Genesis to Now: Walking Away
People respond to guilt in many ways. One way is to walk away. The events that take place in Genesis 38 cover many years—enough years for Judah to leave, marry, have two sons, and those sons grow up and marry. The text does not tell us directly why Judah left his brothers, but chapter 38 does begin with “at that time.” It appears to come close on the heels of Judah having suggested to sell Joseph to the Midianites. It is true that Judah had saved Joseph’s life, but to what end? His father believed him to be dead just the same and would not be comforted. The secret had to be kept among the brothers; surely discord and guilt had followed. Perhaps the others blamed him; perhaps he blamed himself. All we know is that Judah left—and the leaving was not good.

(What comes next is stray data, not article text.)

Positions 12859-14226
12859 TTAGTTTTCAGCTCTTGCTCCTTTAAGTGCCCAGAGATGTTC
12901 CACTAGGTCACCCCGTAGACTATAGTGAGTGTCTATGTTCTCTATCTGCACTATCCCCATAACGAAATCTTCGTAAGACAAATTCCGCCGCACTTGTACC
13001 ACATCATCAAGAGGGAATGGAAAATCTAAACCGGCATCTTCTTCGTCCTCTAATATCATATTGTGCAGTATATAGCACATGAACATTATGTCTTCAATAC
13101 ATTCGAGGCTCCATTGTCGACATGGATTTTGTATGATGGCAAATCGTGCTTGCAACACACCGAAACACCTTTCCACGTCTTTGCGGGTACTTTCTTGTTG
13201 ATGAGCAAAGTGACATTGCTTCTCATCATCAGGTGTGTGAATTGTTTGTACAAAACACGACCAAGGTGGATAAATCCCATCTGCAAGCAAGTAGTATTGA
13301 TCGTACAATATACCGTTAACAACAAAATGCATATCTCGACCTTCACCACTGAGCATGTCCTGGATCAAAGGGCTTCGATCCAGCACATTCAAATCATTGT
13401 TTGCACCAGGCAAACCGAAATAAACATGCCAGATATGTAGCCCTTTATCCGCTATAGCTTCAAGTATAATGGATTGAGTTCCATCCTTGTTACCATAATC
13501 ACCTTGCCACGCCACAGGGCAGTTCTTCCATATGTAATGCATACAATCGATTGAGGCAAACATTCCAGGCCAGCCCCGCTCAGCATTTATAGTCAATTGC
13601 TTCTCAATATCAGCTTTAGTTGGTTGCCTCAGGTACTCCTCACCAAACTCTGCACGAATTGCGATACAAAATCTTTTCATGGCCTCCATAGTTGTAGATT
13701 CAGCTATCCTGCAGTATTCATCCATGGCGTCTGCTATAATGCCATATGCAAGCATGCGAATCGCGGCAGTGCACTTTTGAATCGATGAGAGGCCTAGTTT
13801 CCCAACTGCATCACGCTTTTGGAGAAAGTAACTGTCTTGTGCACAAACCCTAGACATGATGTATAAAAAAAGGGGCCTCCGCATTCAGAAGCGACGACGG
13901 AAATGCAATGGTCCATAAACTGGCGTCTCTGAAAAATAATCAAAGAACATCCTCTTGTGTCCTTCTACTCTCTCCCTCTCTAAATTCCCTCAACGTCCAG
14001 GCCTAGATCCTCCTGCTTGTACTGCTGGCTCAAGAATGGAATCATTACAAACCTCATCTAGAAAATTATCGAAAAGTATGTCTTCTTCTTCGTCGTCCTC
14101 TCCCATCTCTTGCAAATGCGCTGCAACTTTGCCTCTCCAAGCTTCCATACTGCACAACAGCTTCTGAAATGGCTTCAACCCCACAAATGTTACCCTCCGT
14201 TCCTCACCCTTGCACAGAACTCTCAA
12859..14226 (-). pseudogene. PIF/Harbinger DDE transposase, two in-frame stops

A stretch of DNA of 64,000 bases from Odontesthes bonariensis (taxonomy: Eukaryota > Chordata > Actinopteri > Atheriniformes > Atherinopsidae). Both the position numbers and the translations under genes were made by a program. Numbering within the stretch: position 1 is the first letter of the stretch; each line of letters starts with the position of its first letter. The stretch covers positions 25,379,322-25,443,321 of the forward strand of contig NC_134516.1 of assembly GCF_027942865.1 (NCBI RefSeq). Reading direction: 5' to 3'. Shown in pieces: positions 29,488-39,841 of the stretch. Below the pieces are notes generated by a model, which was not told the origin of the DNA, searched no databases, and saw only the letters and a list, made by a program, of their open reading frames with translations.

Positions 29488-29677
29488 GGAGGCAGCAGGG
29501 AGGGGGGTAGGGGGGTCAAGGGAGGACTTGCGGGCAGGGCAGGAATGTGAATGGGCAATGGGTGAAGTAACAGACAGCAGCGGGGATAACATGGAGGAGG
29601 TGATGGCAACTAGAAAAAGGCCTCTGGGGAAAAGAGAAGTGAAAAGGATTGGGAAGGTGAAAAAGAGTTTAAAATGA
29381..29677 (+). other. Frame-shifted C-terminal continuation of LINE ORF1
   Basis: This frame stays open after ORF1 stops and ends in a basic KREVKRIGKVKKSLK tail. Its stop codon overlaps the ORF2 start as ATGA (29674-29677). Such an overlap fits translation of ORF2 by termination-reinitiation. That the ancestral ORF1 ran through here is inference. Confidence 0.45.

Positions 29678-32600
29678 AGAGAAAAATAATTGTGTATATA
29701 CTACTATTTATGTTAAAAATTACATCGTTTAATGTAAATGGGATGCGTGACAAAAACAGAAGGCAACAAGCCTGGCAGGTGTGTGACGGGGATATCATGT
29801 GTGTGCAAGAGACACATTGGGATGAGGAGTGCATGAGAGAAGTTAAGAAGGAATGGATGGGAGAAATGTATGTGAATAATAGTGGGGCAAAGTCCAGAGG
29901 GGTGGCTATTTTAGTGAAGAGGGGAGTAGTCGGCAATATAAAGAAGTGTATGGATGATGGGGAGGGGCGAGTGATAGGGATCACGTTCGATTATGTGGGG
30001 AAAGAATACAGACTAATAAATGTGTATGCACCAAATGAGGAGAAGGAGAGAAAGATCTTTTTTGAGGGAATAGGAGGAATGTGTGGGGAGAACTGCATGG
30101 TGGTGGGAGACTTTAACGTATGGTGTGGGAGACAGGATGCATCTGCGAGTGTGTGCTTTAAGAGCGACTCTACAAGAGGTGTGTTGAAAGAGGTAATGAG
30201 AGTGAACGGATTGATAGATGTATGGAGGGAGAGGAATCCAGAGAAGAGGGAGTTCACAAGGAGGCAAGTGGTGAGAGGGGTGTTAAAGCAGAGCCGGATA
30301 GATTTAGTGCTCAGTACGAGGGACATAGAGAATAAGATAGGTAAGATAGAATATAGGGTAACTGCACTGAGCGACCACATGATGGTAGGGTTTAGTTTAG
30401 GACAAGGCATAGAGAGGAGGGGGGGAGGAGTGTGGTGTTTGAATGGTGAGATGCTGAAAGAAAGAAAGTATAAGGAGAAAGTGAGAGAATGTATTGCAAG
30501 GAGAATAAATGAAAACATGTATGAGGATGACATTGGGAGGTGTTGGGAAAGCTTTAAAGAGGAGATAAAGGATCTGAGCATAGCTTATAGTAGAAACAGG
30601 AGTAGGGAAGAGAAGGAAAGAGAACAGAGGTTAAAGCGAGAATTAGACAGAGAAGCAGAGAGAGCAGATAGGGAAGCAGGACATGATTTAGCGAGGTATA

Perhaps a thing to learn from the beginning of this account is that no one can really walk away from God. Judah’s two eldest sons were “wicked in the Lord’s sight.” And, for that, God put them to death. The Canaanite people did not worship God. The influence all around Judah’s family would have been pagan, but God still took notice of him—the same as He takes notice of all individuals everywhere, even today. And, He deals with our actions.
God sees all things. God considers individuals. God is involved in people’s lives whether they want Him to be or not. Judah ran away. Judah stayed away for many years. But, Judah could not escape the eyes of the Lord. Judah, as his ancestors before him, ran from the truth—ran from repentance. Yet, no person can run beyond the hand of God. It simply is not possible.
—the parishioner who doesn’t do anything